Bulldogs: what did old bulldogs used to look like, original British bulldog purpose - what were they bred for?
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Experts have advised that English bulldogs should be bred to have less extreme body features, or they risk being banned on welfare grounds.
According to a new study, English bulldogs are substantially less healthy than other dogs, and many of the illnesses they suffer from are linked to the features for which they were bred.
The Royal Veterinary College used records from veterinary offices across the UK to compare the risks of common illnesses in 2,662 English bulldogs with 22,039 animals of other breeds.
Here is everything you need to know.
What problems are bulldogs prone to?
According to the Royal Veterinary College’s findings, which were published in the journal Canine Medicine and Genetics, the breed is twice as likely as other dogs to be diagnosed with at least one additional illness.
They had a higher chance of breathing, eye, and skin problems than other dogs, according to the study, and showed predispositions for more 24 out of 43 specific disorders.
Study author Dan O’Neill said: “These findings suggest that the overall health of the English bulldog is much lower than that of other dogs.
“However, what is most concerning is that so many of the health conditions that English bulldogs suffer from, such as skin fold dermatitis and breathing problems, are directly linked to the extreme structure of their bodies that has been selectively bred for.
What did bulldogs used to look like?
English bulldogs were originally developed as a muscular and athletic dog for bull-fighting.
This involved setting dogs onto a tethered bull after placing bets on each one. The winner would be the dog who grabbed the bull by the snout and pinned it to the ground. It was common for the bull to maim or kill multiple dogs by goring, hurling, or stomping them.
Bull-baiting dogs evolved the stocky bodies, enormous heads and jaws that are characteristic of the breed, as well as a fierce and savage disposition.
Bulldogs were later bred as show animals and pets, with exaggerated features including a short skull, a protruding lower jaw, skin folds and a squat, heavy build.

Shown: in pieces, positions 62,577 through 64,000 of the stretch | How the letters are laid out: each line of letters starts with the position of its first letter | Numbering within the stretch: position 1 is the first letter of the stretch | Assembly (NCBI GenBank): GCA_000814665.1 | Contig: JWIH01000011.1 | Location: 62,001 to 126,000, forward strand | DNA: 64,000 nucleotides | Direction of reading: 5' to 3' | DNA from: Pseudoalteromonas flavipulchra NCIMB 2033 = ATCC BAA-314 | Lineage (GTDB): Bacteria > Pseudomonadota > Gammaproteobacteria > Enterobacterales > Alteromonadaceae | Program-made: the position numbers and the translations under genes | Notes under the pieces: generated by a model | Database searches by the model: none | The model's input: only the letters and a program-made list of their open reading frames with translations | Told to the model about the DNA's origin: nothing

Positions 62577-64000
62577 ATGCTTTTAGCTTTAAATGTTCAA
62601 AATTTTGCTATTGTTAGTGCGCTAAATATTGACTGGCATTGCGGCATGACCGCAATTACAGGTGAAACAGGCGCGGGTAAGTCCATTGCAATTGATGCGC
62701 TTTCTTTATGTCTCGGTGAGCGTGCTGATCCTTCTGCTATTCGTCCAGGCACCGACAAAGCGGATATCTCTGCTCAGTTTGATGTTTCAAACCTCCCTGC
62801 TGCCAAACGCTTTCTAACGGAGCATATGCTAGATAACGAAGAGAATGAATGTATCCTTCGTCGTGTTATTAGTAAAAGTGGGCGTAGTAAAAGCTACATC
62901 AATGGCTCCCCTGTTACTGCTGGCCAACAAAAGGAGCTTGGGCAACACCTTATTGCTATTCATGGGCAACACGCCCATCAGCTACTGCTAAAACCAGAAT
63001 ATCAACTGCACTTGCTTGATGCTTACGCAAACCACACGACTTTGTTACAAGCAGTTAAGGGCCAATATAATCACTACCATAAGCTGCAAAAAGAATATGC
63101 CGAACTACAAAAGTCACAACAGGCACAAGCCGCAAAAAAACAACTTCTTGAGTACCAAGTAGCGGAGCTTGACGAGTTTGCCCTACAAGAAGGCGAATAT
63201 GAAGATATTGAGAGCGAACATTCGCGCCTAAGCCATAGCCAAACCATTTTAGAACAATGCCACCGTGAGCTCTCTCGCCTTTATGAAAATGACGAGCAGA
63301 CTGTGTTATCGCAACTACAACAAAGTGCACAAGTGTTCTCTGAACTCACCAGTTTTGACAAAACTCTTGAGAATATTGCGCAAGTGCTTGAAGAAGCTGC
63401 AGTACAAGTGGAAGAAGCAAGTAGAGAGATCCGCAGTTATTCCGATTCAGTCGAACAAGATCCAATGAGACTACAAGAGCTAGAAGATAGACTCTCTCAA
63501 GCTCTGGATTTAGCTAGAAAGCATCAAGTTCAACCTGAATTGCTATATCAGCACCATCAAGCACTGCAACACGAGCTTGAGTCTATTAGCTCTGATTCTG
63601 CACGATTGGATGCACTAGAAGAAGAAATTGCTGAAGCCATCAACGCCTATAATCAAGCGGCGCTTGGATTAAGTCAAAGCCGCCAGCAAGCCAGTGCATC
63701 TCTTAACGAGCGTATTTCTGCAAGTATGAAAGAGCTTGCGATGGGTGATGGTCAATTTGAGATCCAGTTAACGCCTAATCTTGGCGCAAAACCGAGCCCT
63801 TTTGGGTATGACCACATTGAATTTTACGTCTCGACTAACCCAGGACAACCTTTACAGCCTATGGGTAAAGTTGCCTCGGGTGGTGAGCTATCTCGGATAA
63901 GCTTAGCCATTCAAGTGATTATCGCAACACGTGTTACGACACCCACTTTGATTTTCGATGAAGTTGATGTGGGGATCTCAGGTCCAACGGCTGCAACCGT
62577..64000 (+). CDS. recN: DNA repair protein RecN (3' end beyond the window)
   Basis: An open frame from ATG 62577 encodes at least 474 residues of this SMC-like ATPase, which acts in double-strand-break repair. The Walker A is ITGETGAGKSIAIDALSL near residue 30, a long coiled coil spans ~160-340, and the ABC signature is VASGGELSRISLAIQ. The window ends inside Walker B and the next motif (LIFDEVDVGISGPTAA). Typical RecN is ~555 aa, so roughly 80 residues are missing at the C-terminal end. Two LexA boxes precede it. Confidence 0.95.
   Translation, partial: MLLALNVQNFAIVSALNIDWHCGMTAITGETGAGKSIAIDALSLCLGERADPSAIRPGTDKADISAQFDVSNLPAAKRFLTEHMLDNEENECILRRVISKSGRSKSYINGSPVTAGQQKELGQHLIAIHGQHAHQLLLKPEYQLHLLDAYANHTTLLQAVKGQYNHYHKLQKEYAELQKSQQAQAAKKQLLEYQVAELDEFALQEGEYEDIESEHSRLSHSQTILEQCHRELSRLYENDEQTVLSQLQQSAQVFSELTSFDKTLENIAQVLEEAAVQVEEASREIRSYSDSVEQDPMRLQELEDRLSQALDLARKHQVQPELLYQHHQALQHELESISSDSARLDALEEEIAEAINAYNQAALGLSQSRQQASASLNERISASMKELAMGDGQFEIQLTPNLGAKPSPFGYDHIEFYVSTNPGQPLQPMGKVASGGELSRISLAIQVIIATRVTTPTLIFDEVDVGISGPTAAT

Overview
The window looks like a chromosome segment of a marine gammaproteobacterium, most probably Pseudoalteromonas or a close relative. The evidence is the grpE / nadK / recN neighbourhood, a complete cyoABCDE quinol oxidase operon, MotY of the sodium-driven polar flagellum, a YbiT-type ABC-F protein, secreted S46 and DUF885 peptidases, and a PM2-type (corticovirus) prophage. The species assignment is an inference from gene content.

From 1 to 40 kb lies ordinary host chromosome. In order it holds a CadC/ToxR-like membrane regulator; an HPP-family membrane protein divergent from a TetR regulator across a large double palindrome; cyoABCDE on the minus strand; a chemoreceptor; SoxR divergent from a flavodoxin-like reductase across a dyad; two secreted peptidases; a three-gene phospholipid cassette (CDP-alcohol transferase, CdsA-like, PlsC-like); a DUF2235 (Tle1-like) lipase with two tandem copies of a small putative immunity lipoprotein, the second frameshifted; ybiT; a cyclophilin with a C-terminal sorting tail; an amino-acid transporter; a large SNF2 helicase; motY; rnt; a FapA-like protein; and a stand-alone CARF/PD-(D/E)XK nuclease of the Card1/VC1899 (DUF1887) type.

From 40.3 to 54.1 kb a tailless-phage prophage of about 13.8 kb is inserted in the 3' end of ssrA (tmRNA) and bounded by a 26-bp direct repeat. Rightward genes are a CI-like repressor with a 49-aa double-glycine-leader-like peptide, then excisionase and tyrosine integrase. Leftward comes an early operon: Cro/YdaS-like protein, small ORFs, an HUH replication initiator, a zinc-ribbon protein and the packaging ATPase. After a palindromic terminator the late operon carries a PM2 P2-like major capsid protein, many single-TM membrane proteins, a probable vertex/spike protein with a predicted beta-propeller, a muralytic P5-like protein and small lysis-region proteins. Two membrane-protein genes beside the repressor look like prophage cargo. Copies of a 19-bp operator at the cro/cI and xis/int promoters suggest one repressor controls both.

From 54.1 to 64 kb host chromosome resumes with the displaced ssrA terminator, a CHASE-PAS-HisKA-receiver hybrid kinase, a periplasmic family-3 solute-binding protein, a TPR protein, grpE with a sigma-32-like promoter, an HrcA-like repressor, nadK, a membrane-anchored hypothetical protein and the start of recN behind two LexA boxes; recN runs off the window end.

Today’s bulldogs may appear tough, but they are incapable of performing the task for which they were bred, and cannot withstand the rigours of chasing and being tossed by bulls.
Bulldogs are known for their large heads and shoulders, thick brow folds, big, black, wide-set eyes, a short muzzle with distinctive folds, hanging skin under the neck, drooping lips and pointed teeth, and an underbite with an upturned jaw.
Although they are not as physically adept as their forefathers, modern Bulldogs have a much calmer disposition due to lower levels of aggression.
Because of this - and despite the dogs' physical characteristics, which make them prone to major health problems - the breed has seen a sharp increase in popularity in the UK during the last decade.
In recent years, several countries, such as the Netherlands and Norway, have imposed restrictions on bulldog breeding.
What can be done?
Experts behind the Royal Veterinary College’s proposed that English bulldog breed standards be modified towards more moderate features, allowing the UK to avoid following other countries in banning the breed due to welfare concerns.
Study author Dan O’Neill said: “Given the continued popularity of the breed, the body shape of the typical pet English bulldogs should be redefined towards more moderate physical characteristics.
“Doing so will not only improve the dogs’ health, but could also enable the UK to avoid following other countries in banning the English Bulldog on welfare grounds.”